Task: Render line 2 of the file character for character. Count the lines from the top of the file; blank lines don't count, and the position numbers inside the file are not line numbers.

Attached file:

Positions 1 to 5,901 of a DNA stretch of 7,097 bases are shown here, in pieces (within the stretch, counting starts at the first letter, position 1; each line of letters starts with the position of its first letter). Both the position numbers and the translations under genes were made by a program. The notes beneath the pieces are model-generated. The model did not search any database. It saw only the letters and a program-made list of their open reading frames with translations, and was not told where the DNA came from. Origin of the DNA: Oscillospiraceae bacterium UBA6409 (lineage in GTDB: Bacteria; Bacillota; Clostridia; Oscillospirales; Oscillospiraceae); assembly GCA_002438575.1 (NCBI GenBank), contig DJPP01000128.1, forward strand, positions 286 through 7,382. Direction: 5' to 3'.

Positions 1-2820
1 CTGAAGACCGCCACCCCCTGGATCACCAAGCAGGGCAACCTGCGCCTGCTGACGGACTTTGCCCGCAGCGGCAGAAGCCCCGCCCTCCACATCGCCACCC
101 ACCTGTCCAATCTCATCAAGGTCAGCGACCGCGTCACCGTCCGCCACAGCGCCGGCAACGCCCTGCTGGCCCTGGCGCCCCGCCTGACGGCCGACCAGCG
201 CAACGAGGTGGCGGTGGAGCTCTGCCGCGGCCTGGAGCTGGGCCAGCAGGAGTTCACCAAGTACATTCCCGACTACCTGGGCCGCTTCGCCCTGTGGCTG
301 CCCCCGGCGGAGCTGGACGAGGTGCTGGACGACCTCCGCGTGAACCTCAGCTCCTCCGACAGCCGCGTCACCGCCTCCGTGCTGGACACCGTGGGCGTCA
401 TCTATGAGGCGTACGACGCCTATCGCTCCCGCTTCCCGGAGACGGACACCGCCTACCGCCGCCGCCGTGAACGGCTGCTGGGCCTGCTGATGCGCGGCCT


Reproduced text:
Positions 1-2820